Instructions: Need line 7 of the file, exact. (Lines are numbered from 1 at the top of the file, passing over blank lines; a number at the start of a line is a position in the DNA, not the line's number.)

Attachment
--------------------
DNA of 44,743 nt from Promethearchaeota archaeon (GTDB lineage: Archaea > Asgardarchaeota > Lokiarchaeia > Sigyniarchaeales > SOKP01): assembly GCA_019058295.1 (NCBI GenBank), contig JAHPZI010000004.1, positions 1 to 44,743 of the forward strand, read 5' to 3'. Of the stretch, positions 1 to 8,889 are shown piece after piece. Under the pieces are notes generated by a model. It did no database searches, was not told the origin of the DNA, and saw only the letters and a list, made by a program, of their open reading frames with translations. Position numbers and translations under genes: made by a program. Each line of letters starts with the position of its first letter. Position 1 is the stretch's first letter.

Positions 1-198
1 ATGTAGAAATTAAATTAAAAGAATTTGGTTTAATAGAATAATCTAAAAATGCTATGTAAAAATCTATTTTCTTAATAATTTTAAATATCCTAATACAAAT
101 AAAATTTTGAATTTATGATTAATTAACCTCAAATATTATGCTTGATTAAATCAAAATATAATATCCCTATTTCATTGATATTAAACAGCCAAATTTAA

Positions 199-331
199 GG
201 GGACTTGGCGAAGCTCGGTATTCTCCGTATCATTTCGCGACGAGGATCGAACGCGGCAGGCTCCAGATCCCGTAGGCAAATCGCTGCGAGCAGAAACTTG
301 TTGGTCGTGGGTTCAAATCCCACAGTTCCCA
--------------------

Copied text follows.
201 GGACTTGGCGAAGCTCGGTATTCTCCGTATCATTTCGCGACGAGGATCGAACGCGGCAGGCTCCAGATCCCGTAGGCAAATCGCTGCGAGCAGAAACTTG